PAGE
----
For more than a decade now, the Configuration Management Database (CMDB) has been heralded as the “single source of truth”. It’s been touted as the “end all, be all” for the converged corporate asset inventory.
Indeed, companies have poured significant manpower, computer resources, and money into trying to build a central repository. But many have failed. Some have been marginally successful, sure. But only a relative few have achieved the promise of a complete and credible inventory.
Even for those who have reached the pinnacle of CMDB excellence, the on-going costs of management and maintenance have become unfeasible.
Common CMDB Frustrations
Speaking to countless IT and security professionals over the last two years, I’ve discovered an alternative narrative taking place in the market.
While ITSM groups within companies continue to expand their teams and eat up a larger share of the overall IT spend, many consumers of the CMDB have become increasingly frustrated and disillusioned with this commonly accepted approach. The number of security leaders among the Fortune 1000 now searching for alternative solutions has grown to epic proportions.
Why is this happening? Because the CMDB was never intended to be used as an asset inventory offering. The CMDB’s original intent was for managing each asset as a configuration item (CI) — not to provide a complete view into the asset or even to discover that an asset exists.
Somewhere along the way, someone had the idea they could transform the CMDB into an asset inventory platform. On the surface, this idea has merit. In truth, CMDBs do have many of the key ingredients needed to construct an asset inventory, including a scalable database, the ability to ingest and structure data, as well as search and reporting functionality.
That said, I have many examples of costly, incomplete and/or failed attempts to build a usable asset inventory from the base CMDB platform. The most common statement I hear in the market in almost every discussion with security practitioners is, “We can’t trust the accuracy or efficacy of our current CMDB.”
5 Elements to Evaluate
While the CMDB platform isn’t an asset inventory solution out-of-the-box, it’s feasible to build inventory functionality around the CMDB. As companies try to obtain a complete, credible, and fully contextual asset inventory, the first and ultimately most important decision that must be made is whether to build vs. buy.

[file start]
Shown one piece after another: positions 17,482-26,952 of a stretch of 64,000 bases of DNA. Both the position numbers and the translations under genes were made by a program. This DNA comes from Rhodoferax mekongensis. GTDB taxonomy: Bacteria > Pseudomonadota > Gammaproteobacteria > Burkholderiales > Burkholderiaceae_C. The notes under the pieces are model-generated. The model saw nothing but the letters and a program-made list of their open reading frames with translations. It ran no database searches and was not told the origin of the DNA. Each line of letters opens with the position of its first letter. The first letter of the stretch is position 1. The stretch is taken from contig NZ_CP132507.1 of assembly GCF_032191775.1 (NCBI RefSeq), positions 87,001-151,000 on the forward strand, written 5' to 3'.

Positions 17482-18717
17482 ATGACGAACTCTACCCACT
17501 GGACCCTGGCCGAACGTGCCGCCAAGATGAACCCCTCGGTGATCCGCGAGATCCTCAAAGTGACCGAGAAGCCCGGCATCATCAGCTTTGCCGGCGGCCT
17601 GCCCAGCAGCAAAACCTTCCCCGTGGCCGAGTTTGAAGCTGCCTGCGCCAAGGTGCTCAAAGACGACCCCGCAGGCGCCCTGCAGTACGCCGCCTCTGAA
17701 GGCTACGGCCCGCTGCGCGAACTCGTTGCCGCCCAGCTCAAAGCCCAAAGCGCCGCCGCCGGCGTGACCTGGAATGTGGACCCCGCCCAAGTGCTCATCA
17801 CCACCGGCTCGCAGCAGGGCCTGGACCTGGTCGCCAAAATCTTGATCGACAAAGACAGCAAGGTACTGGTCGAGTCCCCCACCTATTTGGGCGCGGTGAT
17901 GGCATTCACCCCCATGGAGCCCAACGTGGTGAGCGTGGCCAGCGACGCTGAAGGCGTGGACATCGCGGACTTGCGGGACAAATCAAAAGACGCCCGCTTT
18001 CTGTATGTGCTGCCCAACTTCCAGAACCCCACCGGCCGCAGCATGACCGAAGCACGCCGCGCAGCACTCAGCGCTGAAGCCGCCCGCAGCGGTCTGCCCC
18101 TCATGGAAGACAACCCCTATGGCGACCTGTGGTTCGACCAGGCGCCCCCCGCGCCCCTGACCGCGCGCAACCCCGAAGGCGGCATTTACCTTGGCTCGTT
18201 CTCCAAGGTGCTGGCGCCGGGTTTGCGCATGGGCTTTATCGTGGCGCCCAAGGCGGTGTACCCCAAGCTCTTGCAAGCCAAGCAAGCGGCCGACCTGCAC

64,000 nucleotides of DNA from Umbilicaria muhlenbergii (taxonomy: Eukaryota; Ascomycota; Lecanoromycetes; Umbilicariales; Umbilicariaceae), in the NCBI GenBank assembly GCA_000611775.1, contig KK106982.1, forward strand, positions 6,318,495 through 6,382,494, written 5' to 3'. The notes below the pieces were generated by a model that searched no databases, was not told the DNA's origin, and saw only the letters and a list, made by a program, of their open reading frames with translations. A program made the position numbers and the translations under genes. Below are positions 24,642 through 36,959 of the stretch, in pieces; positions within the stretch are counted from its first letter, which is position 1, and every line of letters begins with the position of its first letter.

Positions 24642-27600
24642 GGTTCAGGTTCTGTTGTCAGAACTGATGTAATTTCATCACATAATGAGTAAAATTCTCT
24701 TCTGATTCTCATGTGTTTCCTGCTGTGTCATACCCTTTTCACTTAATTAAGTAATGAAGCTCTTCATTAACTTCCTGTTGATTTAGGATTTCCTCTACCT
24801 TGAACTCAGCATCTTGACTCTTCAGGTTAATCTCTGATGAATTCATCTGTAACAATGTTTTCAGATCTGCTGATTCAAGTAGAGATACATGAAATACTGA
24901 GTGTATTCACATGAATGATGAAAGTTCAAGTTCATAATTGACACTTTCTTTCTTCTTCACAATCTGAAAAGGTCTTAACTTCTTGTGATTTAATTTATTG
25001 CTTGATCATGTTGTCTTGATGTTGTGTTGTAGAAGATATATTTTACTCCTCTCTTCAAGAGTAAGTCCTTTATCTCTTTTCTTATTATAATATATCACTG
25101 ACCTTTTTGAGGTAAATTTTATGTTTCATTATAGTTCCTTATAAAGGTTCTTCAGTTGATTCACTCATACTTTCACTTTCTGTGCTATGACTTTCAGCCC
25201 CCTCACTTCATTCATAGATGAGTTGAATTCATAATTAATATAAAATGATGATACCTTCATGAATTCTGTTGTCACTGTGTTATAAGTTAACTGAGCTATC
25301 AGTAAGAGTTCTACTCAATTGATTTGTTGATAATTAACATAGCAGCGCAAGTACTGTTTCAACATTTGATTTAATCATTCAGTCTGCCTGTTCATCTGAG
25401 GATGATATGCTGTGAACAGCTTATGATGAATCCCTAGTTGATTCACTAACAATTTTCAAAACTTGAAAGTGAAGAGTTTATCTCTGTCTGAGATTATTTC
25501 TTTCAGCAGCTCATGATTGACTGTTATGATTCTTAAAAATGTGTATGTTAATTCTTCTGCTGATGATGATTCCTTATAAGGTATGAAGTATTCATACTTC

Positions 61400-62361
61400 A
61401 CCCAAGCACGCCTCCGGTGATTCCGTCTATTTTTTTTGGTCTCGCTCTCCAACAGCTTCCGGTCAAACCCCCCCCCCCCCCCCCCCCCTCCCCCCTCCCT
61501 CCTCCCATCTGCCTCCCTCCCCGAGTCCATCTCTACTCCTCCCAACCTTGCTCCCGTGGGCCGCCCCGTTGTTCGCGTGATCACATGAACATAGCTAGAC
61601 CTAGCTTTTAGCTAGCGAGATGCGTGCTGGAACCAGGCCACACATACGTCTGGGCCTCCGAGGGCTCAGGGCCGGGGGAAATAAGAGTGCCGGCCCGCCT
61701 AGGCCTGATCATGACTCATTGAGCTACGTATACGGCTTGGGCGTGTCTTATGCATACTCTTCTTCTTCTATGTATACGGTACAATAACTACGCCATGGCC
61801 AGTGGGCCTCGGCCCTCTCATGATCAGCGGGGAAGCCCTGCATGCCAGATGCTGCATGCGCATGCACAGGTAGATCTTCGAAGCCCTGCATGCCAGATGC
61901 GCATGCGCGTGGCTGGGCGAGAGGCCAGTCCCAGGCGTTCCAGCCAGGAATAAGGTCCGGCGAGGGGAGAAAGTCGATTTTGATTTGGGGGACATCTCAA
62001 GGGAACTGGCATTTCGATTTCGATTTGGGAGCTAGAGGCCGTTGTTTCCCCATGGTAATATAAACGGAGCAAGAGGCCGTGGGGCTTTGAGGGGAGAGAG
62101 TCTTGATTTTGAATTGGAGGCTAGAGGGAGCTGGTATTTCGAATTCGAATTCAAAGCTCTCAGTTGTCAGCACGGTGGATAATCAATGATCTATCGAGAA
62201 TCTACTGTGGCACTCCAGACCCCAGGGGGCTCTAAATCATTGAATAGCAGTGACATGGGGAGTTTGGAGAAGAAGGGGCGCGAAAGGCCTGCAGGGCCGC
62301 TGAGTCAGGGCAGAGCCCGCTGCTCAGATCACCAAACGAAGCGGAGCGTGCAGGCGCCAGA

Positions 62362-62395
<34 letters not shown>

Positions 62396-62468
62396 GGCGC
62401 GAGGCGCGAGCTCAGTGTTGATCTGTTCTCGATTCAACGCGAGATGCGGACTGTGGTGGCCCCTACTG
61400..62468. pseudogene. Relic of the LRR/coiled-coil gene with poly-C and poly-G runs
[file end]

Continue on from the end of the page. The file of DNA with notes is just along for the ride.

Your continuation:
Here are five critical elements that companies should consider as they approach the solution to the problem.
1. Speed: Fully functional asset inventory platforms are purpose-built. Time to value is extremely low. In fact, the buy situation should yield a platform that’s deployed in hours and days — not weeks, months or years.
How long would it take to build similar functionality in a DIY model? Experience suggests at least 24 months, and six to 10 full time engineering resources. The various efforts, from requirements gathering and selection of talent, to the acquisition of tools and the development efforts themselves, can all be lengthy, difficult tasks. As Maverick said in Top Gun, “I feel the need. The need for speed”.
2. Execution risk: Buying purpose-built software means the platform is already developed, built with numerous customer environments and edge cases in mind, and most importantly “field and production” battle tested.
What percentage of customer software development efforts occur on time and under budget? What’s overlooked when companies make the decision to build vs. buy? As they say, the devil is in the details.
3. True cost to develop: Design, planning, development, QA and testing, ongoing support, various staff and skill set types. Not to mention hiring, training, and retaining that staff. And the tool and environment costs to procure, deploy, and maintain. How often are ongoing costs to maintain software under-estimated? When has any project come in on time and under budget?
Most companies are simply not experts in developing custom tools for internal use. Often the final, true cost ends up being multiples of the original plan.
4. Opportunity cost: What’s the core business of an IT department inside of most companies? Are you in the business of selling more widgets? Or in the business of building an asset discovery and inventory platform? Ultimately, internal resources from various IT teams must be repurposed from other projects and important tasks.
As Isaac Newton’s Third Law of Motion states: For every action, there is an equal and opposite reaction. The same is true for building an asset inventory. Companies either have to pay for additional resources, or they pay for service degradation on other projects as they pull staff away to build a new platform.
5. Diversity: Buying an existing platform in the market means companies can benefit from the input of many clients feeding ideas into the platform vis-à-vis the numerous engagements and customer feedback from real-world environments. This is contrary to the singular view of an individual company trying to build a similar solution.
As Lucius Annaeus Seneca once said, “A gem cannot be polished without friction, nor a man perfected without trials.” The same applies to the build and evolution of an asset inventory platform. Perfection comes from the steady and continuous cycle of listening to customer needs and building new requirements into every version release.
As your organization contemplates how to tackle asset discovery, visibility, and management problems, keep the above in mind. If your journey leads you to the decision to buy a tool in the market, you’ll be presented with a different set of questions and requirements. I’ll tackle the key characteristics to look for when choosing a suitable vendor in my next blog post.